ateasd5941 at aol.com (ATeasd5941) wrote:
>In article <6trbbf$gja at sjx-ixn6.ix.netcom.com>, gmc0 at ix.netcom.com (George M.
>>>>>>>>> Long-term survivors have usually tried many different treatments,
>>> and found combinations which work for them.
>> The reality is, most infected people WILL progress to AIDS.
> Not treating at a certain point in the
>>progression is a fatally stupid mistake.<<<<<<<<<
>If an effective treatment is developed for HIV that would prevent
>AID's from developing, wouldn't we have given birth to a new
Your question is unclear. The disease exists. Indeed, results often
in a chronic period of more or less symptom-free infection. Thus, it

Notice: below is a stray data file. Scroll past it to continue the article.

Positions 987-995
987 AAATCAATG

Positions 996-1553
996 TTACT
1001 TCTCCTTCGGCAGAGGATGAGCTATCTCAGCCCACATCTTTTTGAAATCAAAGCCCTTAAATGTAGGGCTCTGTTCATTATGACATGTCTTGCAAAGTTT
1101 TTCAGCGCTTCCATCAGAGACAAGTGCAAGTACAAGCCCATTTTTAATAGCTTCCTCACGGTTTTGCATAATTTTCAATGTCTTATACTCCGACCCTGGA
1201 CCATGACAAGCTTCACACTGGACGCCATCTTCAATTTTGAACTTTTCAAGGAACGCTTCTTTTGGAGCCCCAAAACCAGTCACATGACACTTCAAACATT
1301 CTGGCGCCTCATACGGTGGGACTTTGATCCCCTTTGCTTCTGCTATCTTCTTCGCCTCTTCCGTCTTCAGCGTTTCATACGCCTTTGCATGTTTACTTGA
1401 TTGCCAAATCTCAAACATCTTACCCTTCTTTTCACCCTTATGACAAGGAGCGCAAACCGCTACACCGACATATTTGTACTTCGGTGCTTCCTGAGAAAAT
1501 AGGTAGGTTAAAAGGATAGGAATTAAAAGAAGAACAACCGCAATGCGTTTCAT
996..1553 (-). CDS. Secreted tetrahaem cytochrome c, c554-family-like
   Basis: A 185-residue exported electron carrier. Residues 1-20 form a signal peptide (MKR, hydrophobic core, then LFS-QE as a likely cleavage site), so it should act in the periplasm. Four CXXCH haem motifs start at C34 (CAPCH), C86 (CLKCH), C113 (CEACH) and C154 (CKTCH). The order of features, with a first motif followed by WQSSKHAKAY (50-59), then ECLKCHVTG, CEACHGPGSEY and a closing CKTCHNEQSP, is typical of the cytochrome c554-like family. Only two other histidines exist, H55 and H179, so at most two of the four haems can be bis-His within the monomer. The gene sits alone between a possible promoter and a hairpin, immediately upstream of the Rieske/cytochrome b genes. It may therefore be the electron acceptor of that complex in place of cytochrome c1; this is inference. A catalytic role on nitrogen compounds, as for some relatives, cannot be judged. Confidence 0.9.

can be passed on to subsequent generations. And indeed, sex continues
>If so, how would it be prevented from being
>passed on to the next generations?
Excellent question. There are many options that can help prevent a
mother with HIV from passing the virus to her kid. First, about 75%
of kids will be born negative to begin with. Second, some treatments
may help to reduce that risk further (e.g., AZT -- although I hope we
can find better.)
>I am assuming that the
>people who had it would want the same rights as anyone
>with any other chronic disease.
>Is anything other than a complete cure ethically right?
Ethically right? A cure is the optimal solution!! No question! But
if by this you're suggesting that we *wait* til a cure is achieved
before people can obtain treatment, I disagree.
George M. Carter